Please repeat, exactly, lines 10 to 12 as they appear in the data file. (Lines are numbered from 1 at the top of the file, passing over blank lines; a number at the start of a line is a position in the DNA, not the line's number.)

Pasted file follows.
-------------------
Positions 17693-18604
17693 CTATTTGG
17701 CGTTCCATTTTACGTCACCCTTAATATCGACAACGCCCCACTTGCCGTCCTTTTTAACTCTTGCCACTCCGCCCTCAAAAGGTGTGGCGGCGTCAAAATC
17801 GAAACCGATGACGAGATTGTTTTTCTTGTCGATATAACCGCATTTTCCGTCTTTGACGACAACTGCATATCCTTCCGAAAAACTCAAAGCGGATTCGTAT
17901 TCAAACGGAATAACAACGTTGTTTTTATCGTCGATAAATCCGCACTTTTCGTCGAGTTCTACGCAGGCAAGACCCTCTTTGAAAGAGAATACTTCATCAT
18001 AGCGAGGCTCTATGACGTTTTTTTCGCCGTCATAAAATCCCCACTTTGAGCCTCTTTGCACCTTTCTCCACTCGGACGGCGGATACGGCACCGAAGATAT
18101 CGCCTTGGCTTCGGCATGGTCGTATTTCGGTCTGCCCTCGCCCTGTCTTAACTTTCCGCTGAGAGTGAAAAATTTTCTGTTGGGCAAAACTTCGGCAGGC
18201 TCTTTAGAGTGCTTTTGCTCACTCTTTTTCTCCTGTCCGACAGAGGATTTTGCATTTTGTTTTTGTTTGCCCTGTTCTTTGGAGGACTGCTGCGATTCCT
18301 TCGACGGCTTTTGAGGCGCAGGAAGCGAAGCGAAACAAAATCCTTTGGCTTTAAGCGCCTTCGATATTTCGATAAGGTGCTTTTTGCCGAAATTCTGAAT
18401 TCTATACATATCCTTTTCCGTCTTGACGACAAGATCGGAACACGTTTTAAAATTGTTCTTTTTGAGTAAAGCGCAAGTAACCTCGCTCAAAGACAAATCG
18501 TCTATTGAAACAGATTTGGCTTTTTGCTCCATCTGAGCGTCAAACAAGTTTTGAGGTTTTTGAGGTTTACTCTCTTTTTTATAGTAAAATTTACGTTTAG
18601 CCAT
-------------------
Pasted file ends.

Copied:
18401 TCTATACATATCCTTTTCCGTCTTGACGACAAGATCGGAACACGTTTTAAAATTGTTCTTTTTGAGTAAAGCGCAAGTAACCTCGCTCAAAGACAAATCG
18501 TCTATTGAAACAGATTTGGCTTTTTGCTCCATCTGAGCGTCAAACAAGTTTTGAGGTTTTTGAGGTTTACTCTCTTTTTTATAGTAAAATTTACGTTTAG
18601 CCAT